The Sahiba Madrasa is located in the Salihiyya quarter of Damascus, about two kilometers to the north of the walled city. It was built between 1233-1245 by Rabia Khatun, a sister of Salah al-Din (1137-1193) the founder of the Ayyubid dynasty who took Damascus over from the Zangids in 1177. She endowed the institution through a waqf for the Hanbalite school of jurisprudence. According to Jean Sauvaget, the plan of the madrasa has remained unchanged since its erection.
The building has a rectangular plan with a central open courtyard measuring 11.65 meters by 11.60 meters. It is accessed through a muqarnas portal situated on the north façade. At either side of the portal are two rectangular windows topped by craved stone lintels that illuminate small iwans facing the courtyard to the east and west of the portal. Inside, the courtyard has three vaulted iwans. The southern iwan contains the mihrab, flanked by two arched windows. Doors on its side walls lead to barrel-vaulted rectangular chambers at the southeast and southwest corners of the madrasa. The east and west iwans are also roofed with barrel vaults and communicate with the two corner chambers through doorways on their southern walls.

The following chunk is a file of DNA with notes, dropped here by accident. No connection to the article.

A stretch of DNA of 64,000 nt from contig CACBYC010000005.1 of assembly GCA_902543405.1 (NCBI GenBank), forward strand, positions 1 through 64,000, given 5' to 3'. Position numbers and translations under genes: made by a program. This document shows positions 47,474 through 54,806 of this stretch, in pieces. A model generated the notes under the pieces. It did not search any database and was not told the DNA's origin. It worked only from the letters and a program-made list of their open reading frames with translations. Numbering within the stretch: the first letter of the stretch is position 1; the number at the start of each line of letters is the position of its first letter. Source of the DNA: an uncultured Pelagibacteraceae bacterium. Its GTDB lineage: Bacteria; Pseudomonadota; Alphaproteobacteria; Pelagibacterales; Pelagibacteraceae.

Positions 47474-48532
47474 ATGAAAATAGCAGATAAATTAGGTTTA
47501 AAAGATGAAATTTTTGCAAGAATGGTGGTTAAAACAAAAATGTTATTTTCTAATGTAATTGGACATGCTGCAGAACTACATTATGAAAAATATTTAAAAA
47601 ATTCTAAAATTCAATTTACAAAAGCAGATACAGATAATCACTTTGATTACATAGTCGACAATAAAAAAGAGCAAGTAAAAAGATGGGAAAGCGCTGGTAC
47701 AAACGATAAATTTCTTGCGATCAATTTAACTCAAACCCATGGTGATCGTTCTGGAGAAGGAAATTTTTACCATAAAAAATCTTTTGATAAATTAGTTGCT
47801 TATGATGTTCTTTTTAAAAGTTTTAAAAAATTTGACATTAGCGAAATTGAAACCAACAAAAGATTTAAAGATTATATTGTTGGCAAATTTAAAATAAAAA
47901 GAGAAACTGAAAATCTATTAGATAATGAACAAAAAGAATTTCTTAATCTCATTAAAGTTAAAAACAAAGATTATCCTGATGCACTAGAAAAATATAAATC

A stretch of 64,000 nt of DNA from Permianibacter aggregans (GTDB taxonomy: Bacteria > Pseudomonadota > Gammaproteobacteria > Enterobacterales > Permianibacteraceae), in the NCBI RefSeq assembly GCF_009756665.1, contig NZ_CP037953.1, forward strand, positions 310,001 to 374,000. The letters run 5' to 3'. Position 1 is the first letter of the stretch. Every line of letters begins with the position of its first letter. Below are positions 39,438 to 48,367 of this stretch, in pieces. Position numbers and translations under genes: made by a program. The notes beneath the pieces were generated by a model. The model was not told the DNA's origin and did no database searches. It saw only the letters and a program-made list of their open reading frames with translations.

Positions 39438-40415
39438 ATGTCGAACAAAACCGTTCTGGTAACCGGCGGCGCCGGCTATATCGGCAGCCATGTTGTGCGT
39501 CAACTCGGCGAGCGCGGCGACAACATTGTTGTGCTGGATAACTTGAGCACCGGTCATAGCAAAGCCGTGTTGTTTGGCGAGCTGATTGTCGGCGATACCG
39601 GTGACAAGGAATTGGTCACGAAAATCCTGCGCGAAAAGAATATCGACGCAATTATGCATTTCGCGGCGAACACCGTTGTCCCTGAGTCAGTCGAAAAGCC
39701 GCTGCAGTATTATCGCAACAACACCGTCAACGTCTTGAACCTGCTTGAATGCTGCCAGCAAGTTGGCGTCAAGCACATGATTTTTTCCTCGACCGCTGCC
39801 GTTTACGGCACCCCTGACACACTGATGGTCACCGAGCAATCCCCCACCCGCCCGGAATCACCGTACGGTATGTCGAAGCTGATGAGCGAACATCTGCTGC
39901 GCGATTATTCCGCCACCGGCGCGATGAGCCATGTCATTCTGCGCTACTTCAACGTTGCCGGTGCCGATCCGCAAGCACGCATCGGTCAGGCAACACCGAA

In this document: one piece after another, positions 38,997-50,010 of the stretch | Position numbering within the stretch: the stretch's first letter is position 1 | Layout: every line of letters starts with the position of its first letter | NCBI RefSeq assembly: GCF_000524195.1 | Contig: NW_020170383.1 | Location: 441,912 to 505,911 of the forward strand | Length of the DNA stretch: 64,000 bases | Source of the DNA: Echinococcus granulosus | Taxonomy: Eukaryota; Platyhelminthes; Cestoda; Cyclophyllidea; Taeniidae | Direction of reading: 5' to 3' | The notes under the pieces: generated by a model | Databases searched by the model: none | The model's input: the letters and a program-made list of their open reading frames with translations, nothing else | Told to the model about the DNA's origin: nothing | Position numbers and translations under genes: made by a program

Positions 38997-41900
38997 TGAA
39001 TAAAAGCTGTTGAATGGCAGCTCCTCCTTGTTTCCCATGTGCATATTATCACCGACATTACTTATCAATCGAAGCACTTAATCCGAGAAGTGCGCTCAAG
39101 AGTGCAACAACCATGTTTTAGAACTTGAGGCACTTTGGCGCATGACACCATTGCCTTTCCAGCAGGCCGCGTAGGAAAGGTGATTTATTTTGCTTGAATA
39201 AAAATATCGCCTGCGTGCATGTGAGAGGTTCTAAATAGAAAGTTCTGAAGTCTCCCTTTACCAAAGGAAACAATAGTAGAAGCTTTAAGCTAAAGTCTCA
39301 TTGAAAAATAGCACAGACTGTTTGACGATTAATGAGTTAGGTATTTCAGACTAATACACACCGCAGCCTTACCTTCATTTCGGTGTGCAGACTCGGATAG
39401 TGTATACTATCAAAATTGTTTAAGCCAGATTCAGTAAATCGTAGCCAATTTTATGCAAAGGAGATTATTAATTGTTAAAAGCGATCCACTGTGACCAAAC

Entered through a door adjoining the west iwan is the mausoleum of the founder, originally covered by a dome; it can also be entered from the west iwan. The tomb chamber is lit by windows on its north and east. An arched opening next to the east iwan leads to a square, barrel-vaulted room housing the latrines and gives access to the roof staircase. The square courtyard is divided in half by an arch supported on the iwan walls suggesting the existence, originally, of a roof.
The madrasa is a fine example of Ayyubid stone architecture, displaying massive walls with richly carved but minimal geometric patterns framing the openings on the facades. It has recently been renovated and converted to a primary school.